When you finally admit that you have a problem with substance abuse you may be afraid of how this will affect important things in your life. Will getting treatment for your addiction jeopardize your job? The good news is that many people attend residential rehab and are still able to stay employed or maintain their career path after completing their treatment.
In spite of myths and preconceived notions about addiction, the reality is that 76 percent of people with substance abuse problems are employed. These are people working regular jobs with regular hours that are secretly struggling with their behavior. Unfortunately many people avoid getting treatment because they are afraid that they could lose their job or otherwise harm their career.
The stigma behind addiction can be a serious issue but everyone has the right to get treatment and still be able to work. Getting help for an addiction can even make you a better employee in the long run because your substance abuse will no longer affect your behavior on the job. It is important to keep in mind that you need to seek help and not worry too much about how it will affect your career.
Preparing for Rehab at Work
If you are employed and want to keep your current job while you receive treatment it is important to discuss your plans with your boss. Meeting with your employer and talking about your stay in treatment can help ensure that you are both on the same page regarding your position in the company. Make sure your employer knows the length of your stay and when they will expect you back.
If your boss seems hesitant or wants to convince not to take the time off then you need to understand that you have a legal right to treatment. The Americans with Disabilities Act prohibits discrimination against people with disabilities, including those with alcohol or drug abuse problems. The ADA covers people who are currently in a rehabilitation program or have successfully completed treatment.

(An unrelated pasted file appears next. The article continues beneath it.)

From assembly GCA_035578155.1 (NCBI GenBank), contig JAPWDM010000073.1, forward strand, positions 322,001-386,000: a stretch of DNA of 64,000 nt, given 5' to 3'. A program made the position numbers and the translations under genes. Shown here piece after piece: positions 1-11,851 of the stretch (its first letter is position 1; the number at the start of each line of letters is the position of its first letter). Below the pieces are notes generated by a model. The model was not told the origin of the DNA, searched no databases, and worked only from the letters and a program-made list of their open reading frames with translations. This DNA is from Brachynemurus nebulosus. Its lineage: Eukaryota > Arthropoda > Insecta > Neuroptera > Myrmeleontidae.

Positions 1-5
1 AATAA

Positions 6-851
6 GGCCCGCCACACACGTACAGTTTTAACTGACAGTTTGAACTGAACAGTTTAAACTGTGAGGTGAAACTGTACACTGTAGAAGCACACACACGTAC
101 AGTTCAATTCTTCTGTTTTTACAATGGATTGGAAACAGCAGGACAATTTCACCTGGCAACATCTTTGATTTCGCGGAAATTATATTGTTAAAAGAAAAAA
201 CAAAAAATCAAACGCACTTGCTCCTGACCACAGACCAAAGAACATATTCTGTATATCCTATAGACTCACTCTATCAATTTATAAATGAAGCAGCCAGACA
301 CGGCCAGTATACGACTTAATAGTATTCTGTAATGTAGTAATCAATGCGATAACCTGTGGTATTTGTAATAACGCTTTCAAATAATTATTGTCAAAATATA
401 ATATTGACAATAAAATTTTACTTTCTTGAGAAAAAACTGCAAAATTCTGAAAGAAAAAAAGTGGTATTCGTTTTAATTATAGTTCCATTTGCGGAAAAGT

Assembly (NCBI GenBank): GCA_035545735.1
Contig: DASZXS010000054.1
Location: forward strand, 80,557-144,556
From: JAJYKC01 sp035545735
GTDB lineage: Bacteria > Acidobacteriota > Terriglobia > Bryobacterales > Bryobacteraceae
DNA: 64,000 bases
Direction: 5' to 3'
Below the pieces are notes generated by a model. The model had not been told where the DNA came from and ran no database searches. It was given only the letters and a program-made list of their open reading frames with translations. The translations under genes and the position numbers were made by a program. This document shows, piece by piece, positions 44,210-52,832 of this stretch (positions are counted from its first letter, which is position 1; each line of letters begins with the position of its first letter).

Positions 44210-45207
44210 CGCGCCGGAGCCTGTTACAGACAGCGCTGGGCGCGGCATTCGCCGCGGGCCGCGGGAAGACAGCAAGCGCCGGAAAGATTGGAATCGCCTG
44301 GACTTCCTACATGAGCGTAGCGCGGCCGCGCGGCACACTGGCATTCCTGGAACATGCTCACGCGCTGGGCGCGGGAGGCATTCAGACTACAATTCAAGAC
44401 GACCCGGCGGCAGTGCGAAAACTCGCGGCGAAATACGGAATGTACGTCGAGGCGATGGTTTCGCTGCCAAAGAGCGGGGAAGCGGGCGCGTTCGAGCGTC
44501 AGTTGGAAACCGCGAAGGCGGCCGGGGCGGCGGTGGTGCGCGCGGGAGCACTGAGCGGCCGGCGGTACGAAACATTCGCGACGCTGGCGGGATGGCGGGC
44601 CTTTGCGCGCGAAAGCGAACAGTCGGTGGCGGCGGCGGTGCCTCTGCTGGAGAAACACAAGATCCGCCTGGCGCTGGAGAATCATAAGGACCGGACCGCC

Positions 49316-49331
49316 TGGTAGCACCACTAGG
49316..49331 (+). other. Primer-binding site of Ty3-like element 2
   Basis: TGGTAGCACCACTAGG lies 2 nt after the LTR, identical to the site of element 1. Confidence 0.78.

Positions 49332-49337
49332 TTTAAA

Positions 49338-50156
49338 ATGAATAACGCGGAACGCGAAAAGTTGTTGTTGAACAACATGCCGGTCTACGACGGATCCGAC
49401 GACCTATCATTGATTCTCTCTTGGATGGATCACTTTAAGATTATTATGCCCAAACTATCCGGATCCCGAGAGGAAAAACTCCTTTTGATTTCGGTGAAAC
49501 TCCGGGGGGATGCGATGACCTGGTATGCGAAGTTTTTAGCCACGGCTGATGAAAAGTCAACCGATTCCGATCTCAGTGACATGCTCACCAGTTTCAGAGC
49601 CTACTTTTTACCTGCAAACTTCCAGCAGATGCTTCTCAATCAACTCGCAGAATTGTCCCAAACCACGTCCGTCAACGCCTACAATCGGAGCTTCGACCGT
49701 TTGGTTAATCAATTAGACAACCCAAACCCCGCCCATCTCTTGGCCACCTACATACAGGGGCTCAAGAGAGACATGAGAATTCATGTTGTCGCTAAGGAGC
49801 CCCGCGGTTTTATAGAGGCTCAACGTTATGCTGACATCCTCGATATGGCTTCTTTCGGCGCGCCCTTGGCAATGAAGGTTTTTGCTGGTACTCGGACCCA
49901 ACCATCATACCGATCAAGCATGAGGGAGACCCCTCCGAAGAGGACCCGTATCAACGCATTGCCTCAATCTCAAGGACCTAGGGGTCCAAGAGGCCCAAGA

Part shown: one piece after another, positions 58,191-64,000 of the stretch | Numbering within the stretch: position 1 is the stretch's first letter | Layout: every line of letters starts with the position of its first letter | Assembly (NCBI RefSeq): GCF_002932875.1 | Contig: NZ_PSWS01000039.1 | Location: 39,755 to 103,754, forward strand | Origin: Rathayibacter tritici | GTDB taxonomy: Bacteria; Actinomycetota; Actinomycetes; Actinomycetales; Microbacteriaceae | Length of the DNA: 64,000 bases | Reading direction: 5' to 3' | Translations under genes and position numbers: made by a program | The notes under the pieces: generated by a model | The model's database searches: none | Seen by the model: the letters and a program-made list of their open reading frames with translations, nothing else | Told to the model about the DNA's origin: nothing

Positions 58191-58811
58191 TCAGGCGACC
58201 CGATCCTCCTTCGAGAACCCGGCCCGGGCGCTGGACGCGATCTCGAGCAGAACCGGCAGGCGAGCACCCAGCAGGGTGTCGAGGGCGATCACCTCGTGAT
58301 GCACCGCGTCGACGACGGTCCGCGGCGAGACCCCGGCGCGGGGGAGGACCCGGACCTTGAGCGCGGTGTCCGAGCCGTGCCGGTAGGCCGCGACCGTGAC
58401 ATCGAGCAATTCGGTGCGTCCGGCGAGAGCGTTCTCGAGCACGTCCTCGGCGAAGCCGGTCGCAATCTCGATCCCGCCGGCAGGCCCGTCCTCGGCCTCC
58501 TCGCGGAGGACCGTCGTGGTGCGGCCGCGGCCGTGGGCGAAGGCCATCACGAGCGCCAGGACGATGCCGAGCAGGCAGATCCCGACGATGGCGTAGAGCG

Employees can also qualify for medical leave under the Family and Medical Leave Act which allows them to take 12 weeks of unpaid leave. The FMLA allows people to take 12 weeks of medical leave in order to receive treatment for alcohol or drug abuse. Your employer should be aware of your rights and allow you to take the time off that you need in order to recover.
Staying Focused During Rehab
If you have been given medical leave then you shouldn’t allow any worries about work to interfere with your recovery. It is important to stay focused on your goals and not become anxious about your ability to continue your career after you leave treatment. You will be able to return to work once you have successfully completed the program and will even have support available after rehab to keep you on track.
During rehab many people may decide that they want to advance their career or go down a different job path. They make a lot of progress during their treatment and may feel ready to try something new. Counselors in the program can help people in recovery develop their resume, apply for school or find connections to a possible new job.
If you are happy with your current job and want to keep it then you can keep in contact with your employer and discuss when you will return when you are approaching the end of treatment. You can ask your boss for confidentiality if you don’t want other coworkers to know about your stay in rehab. Any information that you employer receives about your recovery should remain confidential.
Returning After Rehab
Once you have completed rehab and return to work there may be an adjustment period especially if you are attending an aftercare program. Your employer needs to be able to provide you with accommodations so that you can fulfill your requirements in aftercare and attend any necessary meetings with your counselor. Your boss will not be able to discriminate against you for any reason related to your recovery when it comes to delegating work tasks or in their general behavior toward you.
It is important when you return to work to be able to manage the stress you experience on the job. If you are dealing with a lot of feelings of shame or anxiety about being back at work, make sure to talk to your counselor about it so that you can work through any obstacles. It is crucial for people in recovery to have a regular routine and work is an important part of feeling productive and valuable.
If you feel uncomfortable or discriminated against at work then you need to know your rights under the American Disabilities Act. Everyone should be able to receive the treatment they need and still be able to maintain their career before, during and after rehab.